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Green Building Bible, Fourth Edition
Green Building Bible, fourth edition (both books)
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  1.  
    Hi, this is my first post after spending many hours reading the forum. The way you are sharing your experiences was very inspiring, thank you.
    I've found this thread particularly interesting as I'm at the early planning stages of a small sustainable building complex, and anth.payne put it:" It's a big headache trying to factor in the different aspects of cost, energy use, comfort, durability, for the different systems in the home".

    Any of you could kindly share what WBS or other tools your are using for calculating the energy requirements of a house?
  2.  
    Welcome!

    WBS? Means wood-burning stove to me.

    I take it you want to do heat-loss (and gain) calcs. I am pretty useless with software since I could no longer afford the NHER stuff, so I tend to do it 'longhand' with U values etc.
  3.  
    Wot Nick said +1
    •  
      CommentAuthordjh
    • CommentTimeAug 21st 2017
     
    You titled the thread planning & heating. For the planning and also to some extent the heating, we need to know where your new build is going to be.
  4.  
    I think the OP refers to this thread:

    http://www.greenbuildingforum.co.uk/newforum/comments.php?DiscussionID=15033&page=2#Item_23

    But yes, what are you building?!
    • CommentAuthortony
    • CommentTimeAug 21st 2017
     
    Free software Hot 2000 and Hot 3000 available from Canada on line and they are good, could cost between 1 and 2k or more for someone to do it for you.
    • CommentAuthorgravelld
    • CommentTimeAug 22nd 2017
     
    Free version of SAP: https://www.stromamembers.co.uk/downloads/fsap2012/publish.htm

    Personally I am using PHPP. I performed my own measurements, got someone to create a SketchUp model for it, then use the model for the dimensions to enter into PHPP.
  5.  
    First I would like to thank you all for your ultra-fast reply.
    It warms my heart to see the suggestions and questions you've raised so far.
  6.  
    Nick Parsons, you are right, I uploaded my post after reading the older "New build planning & heating options" thread.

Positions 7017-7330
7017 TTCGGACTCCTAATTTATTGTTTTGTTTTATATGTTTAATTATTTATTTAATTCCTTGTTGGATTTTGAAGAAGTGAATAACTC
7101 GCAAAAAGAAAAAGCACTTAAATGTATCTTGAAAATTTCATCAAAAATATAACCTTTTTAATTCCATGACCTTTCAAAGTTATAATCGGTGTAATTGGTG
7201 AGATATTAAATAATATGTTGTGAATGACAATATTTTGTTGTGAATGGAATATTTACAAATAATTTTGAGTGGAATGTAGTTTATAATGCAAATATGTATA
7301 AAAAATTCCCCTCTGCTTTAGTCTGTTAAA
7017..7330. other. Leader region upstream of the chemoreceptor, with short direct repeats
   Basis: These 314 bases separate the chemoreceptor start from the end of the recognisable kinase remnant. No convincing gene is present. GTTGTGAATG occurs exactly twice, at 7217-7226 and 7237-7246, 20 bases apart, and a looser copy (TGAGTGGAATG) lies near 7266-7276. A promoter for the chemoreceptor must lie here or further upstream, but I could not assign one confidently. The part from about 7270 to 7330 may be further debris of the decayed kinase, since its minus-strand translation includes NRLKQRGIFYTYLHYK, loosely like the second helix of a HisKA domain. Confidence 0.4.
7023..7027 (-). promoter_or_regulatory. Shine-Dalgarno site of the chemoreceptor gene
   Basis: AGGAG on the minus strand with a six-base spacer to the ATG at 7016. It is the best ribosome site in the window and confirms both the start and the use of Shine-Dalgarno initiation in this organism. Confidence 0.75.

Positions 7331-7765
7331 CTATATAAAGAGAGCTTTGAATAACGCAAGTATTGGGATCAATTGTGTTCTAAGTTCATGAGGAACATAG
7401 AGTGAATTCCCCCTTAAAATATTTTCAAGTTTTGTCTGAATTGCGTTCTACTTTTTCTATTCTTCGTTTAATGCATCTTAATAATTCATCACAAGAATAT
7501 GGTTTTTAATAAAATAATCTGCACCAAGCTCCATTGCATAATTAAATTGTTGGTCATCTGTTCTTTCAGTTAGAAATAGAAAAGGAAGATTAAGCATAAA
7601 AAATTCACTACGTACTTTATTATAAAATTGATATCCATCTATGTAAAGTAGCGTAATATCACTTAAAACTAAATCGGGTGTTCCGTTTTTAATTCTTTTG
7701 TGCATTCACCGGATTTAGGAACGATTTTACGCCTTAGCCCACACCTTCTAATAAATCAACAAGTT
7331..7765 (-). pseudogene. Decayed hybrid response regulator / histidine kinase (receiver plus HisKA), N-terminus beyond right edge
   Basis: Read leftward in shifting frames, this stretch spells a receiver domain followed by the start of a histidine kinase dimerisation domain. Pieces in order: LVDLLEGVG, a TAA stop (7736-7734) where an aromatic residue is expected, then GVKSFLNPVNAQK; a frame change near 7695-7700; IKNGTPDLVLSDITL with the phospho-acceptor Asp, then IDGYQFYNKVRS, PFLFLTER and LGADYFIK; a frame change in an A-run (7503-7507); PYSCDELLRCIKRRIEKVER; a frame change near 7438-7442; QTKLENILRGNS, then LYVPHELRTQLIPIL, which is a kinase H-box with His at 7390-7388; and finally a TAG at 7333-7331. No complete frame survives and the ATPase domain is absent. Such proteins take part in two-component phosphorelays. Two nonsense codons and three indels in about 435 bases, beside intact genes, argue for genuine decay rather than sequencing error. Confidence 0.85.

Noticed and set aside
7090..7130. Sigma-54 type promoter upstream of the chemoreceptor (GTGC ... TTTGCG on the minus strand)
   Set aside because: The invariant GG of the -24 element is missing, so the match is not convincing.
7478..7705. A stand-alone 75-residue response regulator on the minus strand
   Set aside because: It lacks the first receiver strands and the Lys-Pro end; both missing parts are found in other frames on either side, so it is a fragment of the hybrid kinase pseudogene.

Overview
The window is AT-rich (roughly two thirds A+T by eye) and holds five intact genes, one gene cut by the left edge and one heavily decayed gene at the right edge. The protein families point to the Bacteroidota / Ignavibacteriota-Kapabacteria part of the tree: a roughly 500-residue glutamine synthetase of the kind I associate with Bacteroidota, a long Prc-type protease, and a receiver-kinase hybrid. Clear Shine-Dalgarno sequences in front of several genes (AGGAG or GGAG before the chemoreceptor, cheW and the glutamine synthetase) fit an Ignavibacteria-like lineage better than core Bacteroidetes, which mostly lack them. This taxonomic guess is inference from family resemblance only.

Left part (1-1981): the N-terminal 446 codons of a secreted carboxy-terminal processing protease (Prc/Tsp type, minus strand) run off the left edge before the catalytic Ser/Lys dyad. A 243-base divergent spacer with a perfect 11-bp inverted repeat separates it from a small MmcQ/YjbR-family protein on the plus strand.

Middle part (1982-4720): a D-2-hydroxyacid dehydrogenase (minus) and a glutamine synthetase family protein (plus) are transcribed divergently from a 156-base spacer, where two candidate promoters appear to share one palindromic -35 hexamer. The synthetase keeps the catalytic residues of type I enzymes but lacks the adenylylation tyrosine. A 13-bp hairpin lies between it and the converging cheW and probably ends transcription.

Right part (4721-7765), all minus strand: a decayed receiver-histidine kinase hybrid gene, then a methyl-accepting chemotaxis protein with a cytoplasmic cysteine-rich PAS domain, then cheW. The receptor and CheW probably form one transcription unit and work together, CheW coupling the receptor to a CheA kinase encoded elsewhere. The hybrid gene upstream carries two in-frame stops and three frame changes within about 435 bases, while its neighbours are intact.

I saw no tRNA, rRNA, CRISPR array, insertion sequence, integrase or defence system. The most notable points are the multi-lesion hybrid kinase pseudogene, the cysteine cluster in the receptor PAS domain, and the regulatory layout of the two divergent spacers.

Regarding my project, I'm planning to build 3 to 5 villas with integrated green energy and heating solutions.
    The villas will be situated in the east of Lebanon, with an elevation of 1200 meters above see level, and the area of each one will be about around 300m2 .
    But, as I said I'm in the very early stages of planning and still searching for the technical foundation.

    What in your opinion are the main factors??
  7.  
    Nick, addressing the software you proposed.

    I've looked into AutoAssessorPRO, but my understanding this is what you meant by NHER.
    The program looks very professional, but at this stage I was looking for a free software to use and if I get the hang of it I'll buy a pro one.
  8.  
    Nick, addressing the software you proposed.

    I've looked into AutoAssessorPRO, but my understanding this is what you meant by NHER.
    The program looks very professional, but at this stage I was looking for a free software to use and if I get the hang of it I'll buy a pro one.
  9.  
    Tony, I've looked for some you tube movies of the hot2000. It seems exactly what I'm looking for, thank you very much.
    You noted that I could ask someone online to do the calc. for me, have you had any experience with that??

    if anyone could recommend any more software, it will be really appreciated.

    Thanks again for your interest and your time and your quick replies
    •  
      CommentAuthorSteamyTea
    • CommentTimeAug 23rd 2017
     
    Posted By: zgreentouchI'm planning to build 3 to 5 villas with integrated green energy and heating solutions.
    This is interesting.
    Have you though how you are going to meter it all, individually or as a fixed payment.
    I assume there is a good solar resource there, so a combination of PV and ST is probably the cheapest solution.
    A diesel generator as backup will also be needed (also useful during construction).
    Provisions for battery storage should be thought about, if not acted on.
    Have you considered what you will do for fresh water (we call it potable) and sewage? Both use energy to processes.
    •  
      CommentAuthorfostertom
    • CommentTimeAug 23rd 2017
     
    Posted By: SteamyTeaST is probably the cheapest solution
    What's your price?!
    • CommentAuthorgyrogear
    • CommentTimeAug 24th 2017
     
    well, Tom, not wanting to beat ST to the post or anything, for mine, going dirt-cheap and DIY, I (apparently...) will be/am forking out 222 Euros per installed square metre...

    gg
    •  
      CommentAuthorfostertom
    • CommentTimeAug 24th 2017
     
    I was being facetious - but your answer is valuable!
  10.  
    "Thanks again for your thoughts on the matter "Steamy Tea", I haven't figured out yet how I'm going to measure it all.